It’s been a tough year for fans of the heavyweight division. After months of mind-bending negotiations, the eagerly-awaited undisputed heavyweight title clash between rival champions Anthony Joshua and Tyson Fury collapsed at the final hurdle in May when an arbitrator ruled the ‘Gypsy King’ must fulfil a previously contracted trilogy fight with American nemesis Deontay Wilder.

Fury-Wilder III then hit the rocks when the WBC champion from Manchester tested positive for Covid-19, postponing their July 24 encounter until October 9. WBA Super, WBO and IBF title holder Joshua could only look on in frustration as his dreams of a 2021 unification evaporated, but will dust himself off to face WBO No.1 contender Oleksandr Usyk at the Tottenham Hotspur Stadium on September 25.

With a Fury unification off the table for now, Joshua believes that the gifted Ukrainian, a fellow London 2012 Olympic gold medallist, is just as dangerous a proposition as the ‘Gypsy King’ despite his disappointment at that fight’s disintegration.

“I don’t want to point any fingers. I was definitely ready. We move forward. I’ve got another challenger who’s good, just as good [as Fury],” Joshua told Sky Sports.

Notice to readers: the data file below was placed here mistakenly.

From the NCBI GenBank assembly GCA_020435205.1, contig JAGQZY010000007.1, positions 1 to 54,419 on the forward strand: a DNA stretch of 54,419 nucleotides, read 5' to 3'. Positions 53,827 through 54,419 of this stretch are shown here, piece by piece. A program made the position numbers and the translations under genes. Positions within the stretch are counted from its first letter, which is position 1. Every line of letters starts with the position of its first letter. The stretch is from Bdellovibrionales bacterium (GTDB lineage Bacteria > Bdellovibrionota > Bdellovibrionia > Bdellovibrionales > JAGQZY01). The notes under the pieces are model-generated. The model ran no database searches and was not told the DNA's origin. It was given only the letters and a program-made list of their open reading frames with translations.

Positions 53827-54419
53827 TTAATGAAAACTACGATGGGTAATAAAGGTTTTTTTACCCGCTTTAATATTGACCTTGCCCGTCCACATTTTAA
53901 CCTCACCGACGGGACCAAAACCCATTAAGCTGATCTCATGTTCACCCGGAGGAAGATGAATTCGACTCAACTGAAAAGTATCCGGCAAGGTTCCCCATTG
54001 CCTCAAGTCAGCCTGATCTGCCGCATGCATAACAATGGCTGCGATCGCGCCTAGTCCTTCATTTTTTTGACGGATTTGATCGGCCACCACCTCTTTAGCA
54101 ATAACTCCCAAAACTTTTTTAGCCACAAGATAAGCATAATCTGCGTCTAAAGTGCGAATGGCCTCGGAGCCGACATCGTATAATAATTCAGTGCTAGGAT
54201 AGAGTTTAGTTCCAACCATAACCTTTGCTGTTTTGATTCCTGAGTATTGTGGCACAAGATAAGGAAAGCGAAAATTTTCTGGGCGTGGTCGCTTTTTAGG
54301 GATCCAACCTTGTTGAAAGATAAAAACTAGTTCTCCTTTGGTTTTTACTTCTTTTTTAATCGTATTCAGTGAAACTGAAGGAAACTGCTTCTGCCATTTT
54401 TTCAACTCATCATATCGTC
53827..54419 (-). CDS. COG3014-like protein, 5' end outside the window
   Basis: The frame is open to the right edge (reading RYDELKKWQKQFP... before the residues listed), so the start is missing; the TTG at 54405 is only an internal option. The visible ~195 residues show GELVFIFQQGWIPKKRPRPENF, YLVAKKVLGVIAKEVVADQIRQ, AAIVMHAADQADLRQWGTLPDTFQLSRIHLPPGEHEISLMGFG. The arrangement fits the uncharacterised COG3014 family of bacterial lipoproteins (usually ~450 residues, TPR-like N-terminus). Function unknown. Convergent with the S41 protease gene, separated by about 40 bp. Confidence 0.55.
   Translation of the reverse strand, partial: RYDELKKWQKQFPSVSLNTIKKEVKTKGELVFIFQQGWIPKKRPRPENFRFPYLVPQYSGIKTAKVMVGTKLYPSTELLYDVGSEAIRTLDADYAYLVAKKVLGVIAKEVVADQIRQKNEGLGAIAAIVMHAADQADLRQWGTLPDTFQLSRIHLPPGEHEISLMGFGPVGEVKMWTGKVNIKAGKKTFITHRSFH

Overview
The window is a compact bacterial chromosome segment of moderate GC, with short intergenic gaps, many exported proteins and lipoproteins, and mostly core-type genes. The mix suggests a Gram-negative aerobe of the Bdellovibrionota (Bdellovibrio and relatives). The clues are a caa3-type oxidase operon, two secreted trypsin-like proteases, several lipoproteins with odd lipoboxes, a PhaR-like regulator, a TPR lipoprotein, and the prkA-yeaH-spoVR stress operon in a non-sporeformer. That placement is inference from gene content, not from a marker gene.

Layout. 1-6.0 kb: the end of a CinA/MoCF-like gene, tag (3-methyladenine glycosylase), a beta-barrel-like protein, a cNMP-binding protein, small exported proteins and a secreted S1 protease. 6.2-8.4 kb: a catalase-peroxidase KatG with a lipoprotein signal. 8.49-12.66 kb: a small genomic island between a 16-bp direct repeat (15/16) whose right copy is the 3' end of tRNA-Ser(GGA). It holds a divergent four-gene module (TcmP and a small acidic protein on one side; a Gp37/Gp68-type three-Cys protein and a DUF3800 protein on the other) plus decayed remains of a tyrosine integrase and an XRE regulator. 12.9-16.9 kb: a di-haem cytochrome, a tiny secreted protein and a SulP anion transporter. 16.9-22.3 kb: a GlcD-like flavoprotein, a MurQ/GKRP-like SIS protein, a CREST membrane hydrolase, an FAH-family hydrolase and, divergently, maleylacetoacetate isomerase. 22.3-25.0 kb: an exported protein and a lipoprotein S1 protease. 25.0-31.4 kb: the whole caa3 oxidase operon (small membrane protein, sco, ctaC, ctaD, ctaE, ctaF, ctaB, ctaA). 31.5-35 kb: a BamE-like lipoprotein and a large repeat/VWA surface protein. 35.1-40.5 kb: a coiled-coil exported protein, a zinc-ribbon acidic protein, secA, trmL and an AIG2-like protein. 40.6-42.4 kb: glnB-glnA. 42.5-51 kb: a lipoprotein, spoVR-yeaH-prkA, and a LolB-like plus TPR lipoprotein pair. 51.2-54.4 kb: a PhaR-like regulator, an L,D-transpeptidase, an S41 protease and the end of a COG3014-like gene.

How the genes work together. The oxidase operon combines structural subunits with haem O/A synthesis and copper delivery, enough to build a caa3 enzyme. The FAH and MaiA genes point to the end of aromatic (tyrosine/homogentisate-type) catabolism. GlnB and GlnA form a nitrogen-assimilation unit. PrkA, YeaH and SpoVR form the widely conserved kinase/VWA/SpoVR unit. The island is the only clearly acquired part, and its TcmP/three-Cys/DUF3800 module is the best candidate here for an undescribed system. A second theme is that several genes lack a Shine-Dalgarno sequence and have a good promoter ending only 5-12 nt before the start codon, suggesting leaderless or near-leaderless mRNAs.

“I have to be serious about [Usyk] now. He will definitely step up, he will definitely take the fight. That’s what I need – people who are serious. I would have loved to have boxed for the undisputed championship because it was a big fight for the public. We had everything set up. I have to move forward and not keep dwelling. 

“The most important fight for me is the next one but you have to have a vision of where you want to get to. I have to stay consistent and stay ready.

“Once I fight Usyk, who knows what will happen next? Will I fight Fury, Wilder, Dillian Whyte, Andy Ruiz, Luis Ortiz? Who knows. I have to stay on track and be ready for each fight, but have a long-term plan. It’s about the belts, not the person. I don’t mind who it is. I want to fight for legacy.”

Main image: Mark Robinson/Matchroom Boxing.